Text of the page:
Blockchain Food Industry: Like other sectors of the economy, transactions in farming supply chains have never fully undergone a digital transformation. World farming is facing big challenges but blockchain will be able to change a lot of that. We will show you how Blockchain will change the food industry in the future.
Blockchain Food Use Cases: Supply Chain Management
Farming supply chains are not efficient, which impact all actors in the chain from producers to consumers. So it is estimated that the cost of operating supply chains makes up two-thirds of the final cost of goods. As a result, seven percent of the global value of the trade is used to document everything.1) So the challenges for supply chains are the lack of transparency, high amount of paperwork, the lack of interoperability and limited traceability of the product.2)
Blockchain is able to enable higher quality transactions and improve traceability. The technology can manage every process and transaction on the supply chain in real time. So each transaction on the network can carry details and information for the product. Thus, supply chain actors can identify the product’s movement along every step in the supply chain. So the Blockchain stores unchangeable records that are transparent and accessible to any user. This technology has the potential to create more efficiency for everyone in the supply chain.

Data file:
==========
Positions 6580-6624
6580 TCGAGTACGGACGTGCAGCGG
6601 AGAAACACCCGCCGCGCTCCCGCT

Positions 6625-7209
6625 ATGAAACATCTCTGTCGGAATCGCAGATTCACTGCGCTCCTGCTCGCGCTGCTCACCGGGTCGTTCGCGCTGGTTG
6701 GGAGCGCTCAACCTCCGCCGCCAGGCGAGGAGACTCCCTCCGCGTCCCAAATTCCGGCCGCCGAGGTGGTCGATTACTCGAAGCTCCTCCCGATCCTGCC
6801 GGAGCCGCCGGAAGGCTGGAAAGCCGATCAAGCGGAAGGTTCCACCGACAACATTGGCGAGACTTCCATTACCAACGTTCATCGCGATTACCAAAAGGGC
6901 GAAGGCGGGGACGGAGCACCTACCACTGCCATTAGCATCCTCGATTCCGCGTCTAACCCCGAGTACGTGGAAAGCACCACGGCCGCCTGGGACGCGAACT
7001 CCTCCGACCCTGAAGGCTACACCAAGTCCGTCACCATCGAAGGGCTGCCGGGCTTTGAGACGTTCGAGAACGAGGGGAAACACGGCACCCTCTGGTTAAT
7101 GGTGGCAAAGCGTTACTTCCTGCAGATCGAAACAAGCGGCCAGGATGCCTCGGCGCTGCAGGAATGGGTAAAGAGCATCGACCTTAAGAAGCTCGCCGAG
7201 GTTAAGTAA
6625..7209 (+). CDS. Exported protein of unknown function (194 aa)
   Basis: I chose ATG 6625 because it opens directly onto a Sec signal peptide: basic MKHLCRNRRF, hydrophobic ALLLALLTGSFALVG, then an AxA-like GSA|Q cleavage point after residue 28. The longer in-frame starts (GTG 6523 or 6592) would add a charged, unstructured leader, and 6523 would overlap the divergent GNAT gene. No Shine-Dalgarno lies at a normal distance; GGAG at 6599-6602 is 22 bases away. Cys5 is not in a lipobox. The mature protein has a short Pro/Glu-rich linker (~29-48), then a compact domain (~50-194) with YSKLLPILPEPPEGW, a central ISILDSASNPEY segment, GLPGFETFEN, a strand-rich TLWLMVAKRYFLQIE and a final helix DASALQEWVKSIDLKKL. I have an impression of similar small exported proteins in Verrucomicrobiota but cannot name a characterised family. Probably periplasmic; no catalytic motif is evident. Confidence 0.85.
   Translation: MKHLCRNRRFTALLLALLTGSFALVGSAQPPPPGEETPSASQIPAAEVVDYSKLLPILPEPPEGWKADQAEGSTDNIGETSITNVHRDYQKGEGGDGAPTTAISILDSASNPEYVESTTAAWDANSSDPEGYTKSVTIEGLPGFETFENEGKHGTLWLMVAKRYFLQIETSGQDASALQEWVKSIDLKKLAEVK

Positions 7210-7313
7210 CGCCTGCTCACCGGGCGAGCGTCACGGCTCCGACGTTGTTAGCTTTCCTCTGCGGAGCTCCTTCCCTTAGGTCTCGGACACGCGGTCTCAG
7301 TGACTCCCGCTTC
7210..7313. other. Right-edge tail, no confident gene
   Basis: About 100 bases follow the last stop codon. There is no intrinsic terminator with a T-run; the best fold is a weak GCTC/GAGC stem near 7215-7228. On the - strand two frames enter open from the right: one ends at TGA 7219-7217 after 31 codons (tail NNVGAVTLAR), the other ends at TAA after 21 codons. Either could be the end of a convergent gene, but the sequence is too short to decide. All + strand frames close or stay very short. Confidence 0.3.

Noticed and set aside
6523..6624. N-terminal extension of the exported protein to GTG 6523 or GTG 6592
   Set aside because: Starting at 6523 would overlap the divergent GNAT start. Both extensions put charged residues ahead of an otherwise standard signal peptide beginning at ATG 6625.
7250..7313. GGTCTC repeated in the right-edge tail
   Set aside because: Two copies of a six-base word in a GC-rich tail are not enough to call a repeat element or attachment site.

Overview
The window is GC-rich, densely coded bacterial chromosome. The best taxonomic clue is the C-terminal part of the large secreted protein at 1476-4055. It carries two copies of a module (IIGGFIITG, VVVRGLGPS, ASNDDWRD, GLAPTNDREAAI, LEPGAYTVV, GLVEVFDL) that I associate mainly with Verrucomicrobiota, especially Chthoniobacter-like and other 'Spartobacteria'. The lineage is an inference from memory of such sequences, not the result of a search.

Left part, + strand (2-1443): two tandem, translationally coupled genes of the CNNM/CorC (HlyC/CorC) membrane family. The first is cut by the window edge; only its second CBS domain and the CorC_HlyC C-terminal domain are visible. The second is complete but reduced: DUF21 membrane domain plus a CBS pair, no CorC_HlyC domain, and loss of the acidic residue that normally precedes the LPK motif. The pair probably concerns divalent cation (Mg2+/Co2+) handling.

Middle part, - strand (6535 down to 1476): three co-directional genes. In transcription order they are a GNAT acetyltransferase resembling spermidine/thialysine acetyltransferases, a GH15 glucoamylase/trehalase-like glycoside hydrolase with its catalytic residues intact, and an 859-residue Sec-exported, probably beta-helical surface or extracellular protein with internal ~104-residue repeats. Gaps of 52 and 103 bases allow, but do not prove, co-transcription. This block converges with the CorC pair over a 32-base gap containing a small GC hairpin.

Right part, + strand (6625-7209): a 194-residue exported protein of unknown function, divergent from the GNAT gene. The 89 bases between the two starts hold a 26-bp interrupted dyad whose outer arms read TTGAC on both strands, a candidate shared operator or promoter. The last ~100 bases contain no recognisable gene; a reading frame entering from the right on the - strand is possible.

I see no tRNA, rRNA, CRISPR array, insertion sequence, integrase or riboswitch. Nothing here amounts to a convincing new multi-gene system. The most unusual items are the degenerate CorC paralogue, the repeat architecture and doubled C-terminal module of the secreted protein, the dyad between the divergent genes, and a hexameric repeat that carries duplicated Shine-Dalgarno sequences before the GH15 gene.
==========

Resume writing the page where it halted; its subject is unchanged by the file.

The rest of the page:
Blockchain Food Use Cases: Food safety
Blockchain can also enable transparency by recording every detail of the production and processing of farming goods. It has the ability to ensure compliance with food and improve standards. So data will be available on the quality, safety, and sustainability of products. Blockchain will help companies, governments, and customers to track and monitor non-compliance with international standards. It is also able to improve the ability to control plant and animal diseases in order to maintain disease-free status.
In addition, everyone can easily, quickly and confidently issue export certifications. So all the information that is linked with the product will be on the Blockchain. It is possible to even automate certifications.
Blockchain Food Industry: Efficiency For Trade Finance
Financial institutions help to exchange finance between buyers and sellers. But there are some risks when two parties send high-value products. Some potential risks are related to the transaction between the two parties. Because of these inefficient transaction systems, financial parties lock up billions of dollars as they process the transactions.
So farmers use Dapps and reduce their costs. They can also reduce risks for sellers and banks and bring greater efficiency gains to supply chains. With the help of smart contracts, you can automate payments in real time. So once the physical delivery is made, the farmer gets the payment automatically.3)
But Blockchain can also increase access to trade finance. So farmers haven’t been able to meet demand resulting in a loss in economic growth. With Blockchain, we can reduce the risk for banks. So they have a greater incentive to be more inclusive and also extend their services to smaller companies or farmers.